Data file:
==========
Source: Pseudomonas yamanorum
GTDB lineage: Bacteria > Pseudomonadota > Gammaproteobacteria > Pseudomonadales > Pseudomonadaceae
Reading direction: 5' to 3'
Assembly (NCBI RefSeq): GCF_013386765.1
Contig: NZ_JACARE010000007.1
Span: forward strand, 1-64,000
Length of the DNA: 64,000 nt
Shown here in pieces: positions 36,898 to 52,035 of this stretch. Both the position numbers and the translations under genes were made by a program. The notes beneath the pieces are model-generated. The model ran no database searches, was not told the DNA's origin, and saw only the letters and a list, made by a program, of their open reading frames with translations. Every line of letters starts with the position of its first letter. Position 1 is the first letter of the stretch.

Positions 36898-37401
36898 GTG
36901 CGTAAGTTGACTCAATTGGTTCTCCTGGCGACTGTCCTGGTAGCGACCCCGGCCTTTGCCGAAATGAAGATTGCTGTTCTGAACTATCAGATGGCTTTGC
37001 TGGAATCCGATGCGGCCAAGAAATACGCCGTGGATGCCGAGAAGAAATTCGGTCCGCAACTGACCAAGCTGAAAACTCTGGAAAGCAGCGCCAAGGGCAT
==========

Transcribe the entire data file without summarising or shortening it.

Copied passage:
Source: Pseudomonas yamanorum
GTDB lineage: Bacteria > Pseudomonadota > Gammaproteobacteria > Pseudomonadales > Pseudomonadaceae
Reading direction: 5' to 3'
Assembly (NCBI RefSeq): GCF_013386765.1
Contig: NZ_JACARE010000007.1
Span: forward strand, 1-64,000
Length of the DNA: 64,000 nt
Shown here in pieces: positions 36,898 to 52,035 of this stretch. Both the position numbers and the translations under genes were made by a program. The notes beneath the pieces are model-generated. The model ran no database searches, was not told the DNA's origin, and saw only the letters and a list, made by a program, of their open reading frames with translations. Every line of letters starts with the position of its first letter. Position 1 is the first letter of the stretch.

Positions 36898-37401
36898 GTG
36901 CGTAAGTTGACTCAATTGGTTCTCCTGGCGACTGTCCTGGTAGCGACCCCGGCCTTTGCCGAAATGAAGATTGCTGTTCTGAACTATCAGATGGCTTTGC
37001 TGGAATCCGATGCGGCCAAGAAATACGCCGTGGATGCCGAGAAGAAATTCGGTCCGCAACTGACCAAGCTGAAAACTCTGGAAAGCAGCGCCAAGGGCAT